These days, its just as easy to play an instrument by not playing an instrument. With the popularity of Guitar Hero and countless music making apps for the iPad, modern technology has provided us with the existential achievement of "being a musician" by "not a being a musician."
Learning to play a real guitar? Who has time for that? Better to just strap a couple dozen electrodes to your arm and have them zap your finger muscles into forming the right chords.
Developed jointly by the University of Tokyo and Sony Computer Science Laboratories, the PossessedHand does just that. Around their forearm, users wear a belt containing 28 electrodes that stimulate muscles to flex the joints between the three bones of each finger and the two bones of the thumb. As well, the device also provides two wrist movements.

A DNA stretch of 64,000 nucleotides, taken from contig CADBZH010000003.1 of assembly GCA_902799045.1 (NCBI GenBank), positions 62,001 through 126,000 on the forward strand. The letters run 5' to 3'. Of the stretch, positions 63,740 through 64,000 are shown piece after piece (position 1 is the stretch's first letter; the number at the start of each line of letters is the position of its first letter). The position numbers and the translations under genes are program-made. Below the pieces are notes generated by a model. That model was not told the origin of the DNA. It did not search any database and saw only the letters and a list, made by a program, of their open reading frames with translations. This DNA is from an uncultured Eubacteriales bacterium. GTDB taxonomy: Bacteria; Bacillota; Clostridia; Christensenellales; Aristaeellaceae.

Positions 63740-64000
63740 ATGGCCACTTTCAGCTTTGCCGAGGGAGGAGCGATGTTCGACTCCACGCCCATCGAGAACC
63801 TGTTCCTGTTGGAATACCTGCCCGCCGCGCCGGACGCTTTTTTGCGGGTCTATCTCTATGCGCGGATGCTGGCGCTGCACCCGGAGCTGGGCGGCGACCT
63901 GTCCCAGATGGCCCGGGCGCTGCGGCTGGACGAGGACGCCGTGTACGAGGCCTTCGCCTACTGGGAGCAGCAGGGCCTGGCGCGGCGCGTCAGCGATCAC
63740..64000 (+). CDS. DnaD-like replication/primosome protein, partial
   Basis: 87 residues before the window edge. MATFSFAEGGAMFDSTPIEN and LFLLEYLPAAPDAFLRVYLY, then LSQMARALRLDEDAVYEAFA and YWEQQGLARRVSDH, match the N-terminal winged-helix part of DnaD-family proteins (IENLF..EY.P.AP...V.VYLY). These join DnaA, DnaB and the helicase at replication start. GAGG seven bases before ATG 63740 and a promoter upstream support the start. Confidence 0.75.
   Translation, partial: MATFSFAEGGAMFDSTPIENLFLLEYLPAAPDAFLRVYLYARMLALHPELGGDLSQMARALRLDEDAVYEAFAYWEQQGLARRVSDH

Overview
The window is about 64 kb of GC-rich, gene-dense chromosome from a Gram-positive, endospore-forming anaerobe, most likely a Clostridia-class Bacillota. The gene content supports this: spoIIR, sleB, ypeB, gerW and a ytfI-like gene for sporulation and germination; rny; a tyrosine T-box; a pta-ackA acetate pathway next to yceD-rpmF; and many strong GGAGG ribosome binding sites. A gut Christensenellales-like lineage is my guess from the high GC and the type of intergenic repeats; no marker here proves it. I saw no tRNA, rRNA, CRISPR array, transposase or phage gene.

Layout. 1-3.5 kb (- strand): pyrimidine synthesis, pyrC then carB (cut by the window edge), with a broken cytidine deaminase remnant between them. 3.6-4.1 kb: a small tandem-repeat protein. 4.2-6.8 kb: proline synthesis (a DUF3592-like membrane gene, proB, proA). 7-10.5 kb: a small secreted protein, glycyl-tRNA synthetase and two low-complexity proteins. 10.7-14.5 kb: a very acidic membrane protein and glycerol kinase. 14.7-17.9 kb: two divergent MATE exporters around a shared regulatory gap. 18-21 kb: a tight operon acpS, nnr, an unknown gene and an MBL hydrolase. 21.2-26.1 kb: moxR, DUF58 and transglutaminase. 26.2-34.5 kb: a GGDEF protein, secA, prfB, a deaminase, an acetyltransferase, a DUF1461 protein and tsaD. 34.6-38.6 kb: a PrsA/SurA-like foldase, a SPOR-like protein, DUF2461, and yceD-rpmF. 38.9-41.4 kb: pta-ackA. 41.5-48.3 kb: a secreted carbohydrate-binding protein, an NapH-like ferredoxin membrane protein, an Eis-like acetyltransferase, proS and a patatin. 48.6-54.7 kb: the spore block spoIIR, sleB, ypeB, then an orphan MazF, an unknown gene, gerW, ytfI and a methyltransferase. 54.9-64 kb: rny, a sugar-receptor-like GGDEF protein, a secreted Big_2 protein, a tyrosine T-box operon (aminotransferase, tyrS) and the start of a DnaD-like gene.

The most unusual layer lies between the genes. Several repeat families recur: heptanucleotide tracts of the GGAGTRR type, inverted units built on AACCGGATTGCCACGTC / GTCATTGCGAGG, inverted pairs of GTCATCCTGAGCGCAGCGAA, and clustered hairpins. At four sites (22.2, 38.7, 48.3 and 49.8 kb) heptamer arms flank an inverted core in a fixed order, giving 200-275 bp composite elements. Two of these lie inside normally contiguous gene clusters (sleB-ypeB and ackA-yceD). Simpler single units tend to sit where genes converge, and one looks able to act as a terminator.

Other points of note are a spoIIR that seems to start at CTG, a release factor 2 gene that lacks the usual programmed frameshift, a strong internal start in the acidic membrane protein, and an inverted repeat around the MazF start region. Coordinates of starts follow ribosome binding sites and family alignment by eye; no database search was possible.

According the New Scientist, lead researcher Emi Tamaki said,"The user's fingers are controlled without the user's mind."
PossessedHand improves upon previously finger-stimulating devices that used electrodes embedded in the skin or cumbersome glove-like devices that made it difficult to play instruments. Tamaki said her new device is far more comfortable.
"The electric stimulations are similar to low-frequency massage stimulations that are commonly used," she said.
Understandably, some users found the device's ability to 'possess' their hand somewhat unnerving.
"I felt like my body was hacked," said one subject.
However, Tamaki is confident that people will warm up to the idea once they see how useful it can be.
"We believe convenient technology will overcome a feeling of fear," she said.
[Via New Scientist]
Credit: Interfaculty Initiative in information Studies/University of Tokyo